The artists, however, are quick to remind me that the marae is not an art installation. The creative energy and brilliance of this house is a symbol of mana and importance, but a marae is more than the artwork that adorns it. Te Rau Karamu has been developed as an Indigenous space for knowledge sharing, encoding mātauranga Māori of te taiao (natural environment) into the fabric of the building; literally, in the instance of Kura Puke’s fibre work, where narratives of the celestial realms of Rangi-Tūhāhā and the acquisition of knowledge through Ngā Kete o Te Wānanga have been sewn into the sound insulation on the front interior wall. The cloud-like imagery at the wall’s apex recalls the prophetic paintings and whakairo at Mana Ariki Marae, in Taumarunui. The connection between Mana Ariki and Te Whai-a-Te-Motu, houses built to recognise prophetic leaders, suggests a spiritual layer running through the environmental concerns of this house.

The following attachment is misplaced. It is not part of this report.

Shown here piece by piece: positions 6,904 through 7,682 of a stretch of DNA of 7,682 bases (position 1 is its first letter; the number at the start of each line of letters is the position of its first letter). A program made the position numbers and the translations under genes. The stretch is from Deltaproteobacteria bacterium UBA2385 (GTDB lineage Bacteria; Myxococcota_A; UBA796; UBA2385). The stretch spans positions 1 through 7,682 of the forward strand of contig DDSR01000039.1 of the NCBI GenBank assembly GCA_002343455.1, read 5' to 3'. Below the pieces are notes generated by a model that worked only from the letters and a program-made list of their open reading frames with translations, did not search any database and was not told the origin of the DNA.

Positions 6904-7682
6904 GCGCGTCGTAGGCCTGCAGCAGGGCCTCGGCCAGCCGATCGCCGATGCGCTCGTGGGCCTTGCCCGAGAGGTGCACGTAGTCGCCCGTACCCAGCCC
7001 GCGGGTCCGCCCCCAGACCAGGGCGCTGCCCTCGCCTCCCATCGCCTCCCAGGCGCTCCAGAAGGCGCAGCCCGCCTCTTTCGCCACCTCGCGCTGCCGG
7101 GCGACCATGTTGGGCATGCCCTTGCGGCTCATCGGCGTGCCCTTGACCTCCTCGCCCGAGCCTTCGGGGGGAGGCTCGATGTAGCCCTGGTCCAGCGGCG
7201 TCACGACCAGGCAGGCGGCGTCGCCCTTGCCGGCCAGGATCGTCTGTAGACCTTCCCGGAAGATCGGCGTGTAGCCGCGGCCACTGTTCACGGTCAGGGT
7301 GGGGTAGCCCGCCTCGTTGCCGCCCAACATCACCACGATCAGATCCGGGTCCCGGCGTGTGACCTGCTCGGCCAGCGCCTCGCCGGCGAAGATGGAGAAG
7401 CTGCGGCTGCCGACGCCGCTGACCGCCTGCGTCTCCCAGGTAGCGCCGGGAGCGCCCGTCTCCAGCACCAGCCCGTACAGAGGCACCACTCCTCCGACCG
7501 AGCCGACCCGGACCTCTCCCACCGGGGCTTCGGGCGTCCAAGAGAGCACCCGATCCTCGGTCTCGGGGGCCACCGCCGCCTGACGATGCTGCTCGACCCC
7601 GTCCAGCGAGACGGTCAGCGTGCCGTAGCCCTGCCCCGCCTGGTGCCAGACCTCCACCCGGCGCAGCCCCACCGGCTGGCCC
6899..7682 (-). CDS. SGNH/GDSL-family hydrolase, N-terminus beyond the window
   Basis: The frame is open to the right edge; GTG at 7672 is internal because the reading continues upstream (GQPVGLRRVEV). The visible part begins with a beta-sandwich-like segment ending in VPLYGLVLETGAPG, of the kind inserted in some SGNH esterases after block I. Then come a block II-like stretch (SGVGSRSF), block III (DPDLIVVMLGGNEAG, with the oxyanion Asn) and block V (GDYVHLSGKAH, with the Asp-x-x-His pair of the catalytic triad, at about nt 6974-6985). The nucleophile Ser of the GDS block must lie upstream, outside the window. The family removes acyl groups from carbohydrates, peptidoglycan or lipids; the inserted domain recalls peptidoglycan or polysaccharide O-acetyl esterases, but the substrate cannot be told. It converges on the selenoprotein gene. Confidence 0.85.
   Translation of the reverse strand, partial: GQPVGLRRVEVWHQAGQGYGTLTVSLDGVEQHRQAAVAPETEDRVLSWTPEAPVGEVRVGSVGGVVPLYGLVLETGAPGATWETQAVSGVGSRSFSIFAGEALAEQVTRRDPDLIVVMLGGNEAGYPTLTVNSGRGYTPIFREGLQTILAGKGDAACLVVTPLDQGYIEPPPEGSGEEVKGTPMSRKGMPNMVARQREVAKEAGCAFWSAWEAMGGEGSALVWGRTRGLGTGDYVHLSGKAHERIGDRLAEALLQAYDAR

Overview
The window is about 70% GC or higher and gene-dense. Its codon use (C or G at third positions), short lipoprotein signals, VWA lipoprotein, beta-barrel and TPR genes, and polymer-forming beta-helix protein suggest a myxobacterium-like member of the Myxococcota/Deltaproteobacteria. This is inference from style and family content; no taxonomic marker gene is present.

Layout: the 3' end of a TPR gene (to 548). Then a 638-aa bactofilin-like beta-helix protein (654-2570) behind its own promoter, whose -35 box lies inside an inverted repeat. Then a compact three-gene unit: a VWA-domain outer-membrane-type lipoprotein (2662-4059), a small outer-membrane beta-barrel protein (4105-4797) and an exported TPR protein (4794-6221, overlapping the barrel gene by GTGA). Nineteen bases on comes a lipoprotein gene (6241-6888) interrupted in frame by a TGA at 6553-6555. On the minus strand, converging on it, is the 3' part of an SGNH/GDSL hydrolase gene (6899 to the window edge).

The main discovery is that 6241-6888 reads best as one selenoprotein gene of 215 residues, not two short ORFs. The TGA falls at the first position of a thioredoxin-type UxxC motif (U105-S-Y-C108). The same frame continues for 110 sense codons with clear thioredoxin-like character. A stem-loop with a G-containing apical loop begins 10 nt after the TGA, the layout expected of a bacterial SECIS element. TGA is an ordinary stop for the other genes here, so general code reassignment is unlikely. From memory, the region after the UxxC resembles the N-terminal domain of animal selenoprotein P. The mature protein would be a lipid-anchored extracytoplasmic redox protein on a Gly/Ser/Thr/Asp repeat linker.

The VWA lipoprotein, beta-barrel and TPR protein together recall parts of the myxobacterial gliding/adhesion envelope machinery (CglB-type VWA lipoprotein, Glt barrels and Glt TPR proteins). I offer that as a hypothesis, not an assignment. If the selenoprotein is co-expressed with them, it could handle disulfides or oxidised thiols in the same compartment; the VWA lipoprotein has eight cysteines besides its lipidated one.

Kura Puke, a Te Āti Awa artist and Associate Dean Māori at Massey’s Toi Rauwhārangi College of Creative Arts, extended her interest in textiles into fibre optics and lighting, carefully concealing the LED fixtures by bouncing light off surfaces, creating a feeling of energy emanating from the whakairo, kōwhaiwhai, and tukutuku. The atmospheric lighting continues on the marae atea and into the whare kai with such brilliance as to be nominated for a 2021 Best Award from the Designers Institute of New Zealand. Working with Athfield Architects and Studio Pacific to realise this vision was an expansive team of artists and cultural experts that included Robert Jahnke, Israel Tangaroa Birch, Stuart Foster, Maihi Potaka, Inahaa Te Urutahi Waikerepuru, Te Ngaruru Wineera, Kurt Komene, Chaz Doherty, Rangi Mataamua, and Kura Moeahu.